Councilwoman Bridget Fleming, the only board member to vote against the pre-application, said Ms. Zenk’s findings only reaffirm her stance. “What they proposed was the as-of-right density, plus a golf course, and in exchange for that they offer absolutely nothing in terms of public benefits,” Ms. Fleming said.
Councilman Stan Glinka, meanwhile, said Tuesday that he had not seen the document yet, but that he and the other board members are still in the process of vetting the proposal. He added that he and the other board members who approved the pre-application in January did so because of the potential benefits to the community.
“The [East Quogue] school district would benefit greatly from the increased tax revenue,” Mr. Glinka said, “and it would also create jobs in the town, because the developers said they would hire local people.”
Wayne Bruyn, the attorney representing the developers, said he and his clients have not been given a copy of Ms. Zenk’s report, nor has she ever reached out to them. He added that he did not want to comment on the document without being able to review it.
However, he said it was “odd and ethically questionable” for Ms. Zenk to be commenting on behalf of a group opposed to the plan without naming her clients. He also questioned why she is raising these points now rather than during a formal public hearing.
“She is again either too late to address the PreSubmission [sic] application, or premature to comment on the final application,” Mr. Bruyn wrote in an email. “Nonetheless, hopefully, she can supply us with a copy of her correspondence so that we can open a dialogue with her clients and address her concerns in our final application.”
The original incarnation of The Hills at Southampton proposal came in 2009, when the East Quogue Group LLC, the owner of the 436-acre property, first pitched the idea for a golf community with 111 homes. That planned fizzled during a multiple year moratorium brought on by community opposition.
Last year, the East Quogue Group and its new primary partner, Discovery Land Company, introduced a pre-application for a new development that proposed 82 houses and promised nearly $3.5 million in annual school tax revenue while adding no children to the East Quogue School District. The Mixed Use PDD would enable the Town Board to change the zoning for an otherwise non-conforming use, in this case an 86.3-acre golf course in an area that’s zoned residential. The board approved the pre-application in January, allowing the developer to move forward with a formal application.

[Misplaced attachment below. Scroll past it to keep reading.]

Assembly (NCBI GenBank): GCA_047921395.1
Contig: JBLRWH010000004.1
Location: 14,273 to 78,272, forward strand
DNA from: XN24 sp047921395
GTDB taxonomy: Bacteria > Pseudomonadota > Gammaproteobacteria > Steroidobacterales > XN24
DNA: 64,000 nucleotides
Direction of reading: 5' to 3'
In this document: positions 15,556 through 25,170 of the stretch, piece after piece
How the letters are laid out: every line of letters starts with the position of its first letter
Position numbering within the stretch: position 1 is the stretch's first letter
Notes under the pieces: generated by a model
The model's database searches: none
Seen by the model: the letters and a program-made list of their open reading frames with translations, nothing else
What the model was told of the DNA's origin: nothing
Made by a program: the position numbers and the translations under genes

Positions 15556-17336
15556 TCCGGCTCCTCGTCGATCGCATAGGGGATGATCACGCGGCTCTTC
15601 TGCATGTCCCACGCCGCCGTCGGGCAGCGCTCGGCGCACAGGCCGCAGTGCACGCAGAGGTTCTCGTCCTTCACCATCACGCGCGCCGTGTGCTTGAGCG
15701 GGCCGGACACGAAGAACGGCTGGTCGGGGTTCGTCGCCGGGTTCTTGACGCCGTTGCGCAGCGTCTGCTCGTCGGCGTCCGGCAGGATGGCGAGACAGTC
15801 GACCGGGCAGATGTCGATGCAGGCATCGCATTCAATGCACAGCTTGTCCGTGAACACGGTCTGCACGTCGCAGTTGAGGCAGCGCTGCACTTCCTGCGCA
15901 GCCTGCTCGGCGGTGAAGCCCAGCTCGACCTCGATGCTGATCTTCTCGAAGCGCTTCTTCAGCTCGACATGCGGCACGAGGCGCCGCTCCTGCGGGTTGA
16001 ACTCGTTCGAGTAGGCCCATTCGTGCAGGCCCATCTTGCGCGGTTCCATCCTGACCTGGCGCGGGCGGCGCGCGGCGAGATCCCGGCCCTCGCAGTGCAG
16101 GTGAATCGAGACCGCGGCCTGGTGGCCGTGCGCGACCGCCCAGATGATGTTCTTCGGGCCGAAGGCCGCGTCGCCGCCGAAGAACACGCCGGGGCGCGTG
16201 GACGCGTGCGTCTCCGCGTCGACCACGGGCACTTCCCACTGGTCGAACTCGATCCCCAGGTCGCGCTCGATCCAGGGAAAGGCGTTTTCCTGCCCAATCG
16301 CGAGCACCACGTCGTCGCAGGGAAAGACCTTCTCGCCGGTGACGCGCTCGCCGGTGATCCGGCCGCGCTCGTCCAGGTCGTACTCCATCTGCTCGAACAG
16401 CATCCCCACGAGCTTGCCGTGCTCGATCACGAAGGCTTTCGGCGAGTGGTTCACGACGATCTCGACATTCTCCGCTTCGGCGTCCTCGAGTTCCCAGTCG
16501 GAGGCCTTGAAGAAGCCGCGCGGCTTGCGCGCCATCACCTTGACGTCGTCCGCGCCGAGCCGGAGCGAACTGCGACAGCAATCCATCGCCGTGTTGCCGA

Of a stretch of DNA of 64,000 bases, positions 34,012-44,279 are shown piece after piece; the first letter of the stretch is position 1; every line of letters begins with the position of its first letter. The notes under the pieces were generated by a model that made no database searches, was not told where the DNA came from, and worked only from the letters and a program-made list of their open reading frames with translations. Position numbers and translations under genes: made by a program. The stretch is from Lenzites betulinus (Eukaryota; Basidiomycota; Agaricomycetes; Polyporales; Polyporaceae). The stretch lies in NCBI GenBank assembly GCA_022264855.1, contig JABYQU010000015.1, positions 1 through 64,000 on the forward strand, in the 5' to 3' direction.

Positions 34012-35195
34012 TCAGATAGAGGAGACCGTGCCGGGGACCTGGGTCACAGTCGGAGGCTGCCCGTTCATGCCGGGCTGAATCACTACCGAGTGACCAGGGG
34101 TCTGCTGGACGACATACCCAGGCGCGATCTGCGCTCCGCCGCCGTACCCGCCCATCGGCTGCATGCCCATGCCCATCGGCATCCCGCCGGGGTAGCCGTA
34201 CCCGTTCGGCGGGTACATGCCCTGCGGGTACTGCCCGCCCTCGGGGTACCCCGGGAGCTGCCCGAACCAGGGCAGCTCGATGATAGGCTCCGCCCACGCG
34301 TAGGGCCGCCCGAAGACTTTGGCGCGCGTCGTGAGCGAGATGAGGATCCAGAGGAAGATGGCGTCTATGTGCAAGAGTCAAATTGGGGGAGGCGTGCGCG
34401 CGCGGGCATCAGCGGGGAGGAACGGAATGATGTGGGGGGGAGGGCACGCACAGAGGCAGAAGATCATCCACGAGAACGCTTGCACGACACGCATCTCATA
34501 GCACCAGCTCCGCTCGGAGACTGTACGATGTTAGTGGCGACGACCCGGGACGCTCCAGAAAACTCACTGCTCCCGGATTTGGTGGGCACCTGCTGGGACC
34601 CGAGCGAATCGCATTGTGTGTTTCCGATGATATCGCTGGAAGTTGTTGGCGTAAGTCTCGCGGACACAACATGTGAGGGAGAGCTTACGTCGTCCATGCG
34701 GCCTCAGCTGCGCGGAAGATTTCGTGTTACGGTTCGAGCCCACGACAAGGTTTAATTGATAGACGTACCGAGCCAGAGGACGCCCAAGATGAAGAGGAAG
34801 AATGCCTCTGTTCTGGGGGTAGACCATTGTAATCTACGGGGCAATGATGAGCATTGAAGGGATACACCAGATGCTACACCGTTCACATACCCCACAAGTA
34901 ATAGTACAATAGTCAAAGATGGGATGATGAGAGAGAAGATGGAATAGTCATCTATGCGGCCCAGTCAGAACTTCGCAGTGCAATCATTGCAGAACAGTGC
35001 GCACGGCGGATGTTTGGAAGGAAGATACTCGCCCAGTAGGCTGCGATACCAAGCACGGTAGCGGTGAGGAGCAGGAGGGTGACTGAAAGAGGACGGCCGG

But less than a month after securing approval, the developers held a public meeting in East Quogue to announce their intention of buying additional land to the east and transferring the development rights for 36 homes from those new parcels to the main property. They now want to construct 118 luxury homes on the 436 acres, up from 82, and still build the golf course.
“It’s bait and switch, and I don’t think it’s constitutional,” Ms. Zenk said.
The developers, however, have not yet included the additional houses in their PDD proposal, and they maintain that they are able to make adjustments before filing a formal application.
Although a substantial part of the land has been disturbed by sand mining, Ms. Zenk argues that a golf course is an inappropriate use for land that falls within the compatible growth area of the Pine Barrens. She explained that because the land sits higher than other parts of the Weesuck Creek watershed, the introduction of pollutants, such as pesticides, herbicides and fungicides, along with nitrogen-rich fertilizers, would threaten both the drinking water and local waterways.
“It is the headwater of the stream,” she said. “You do not put a golf course at the headwater of your stream.”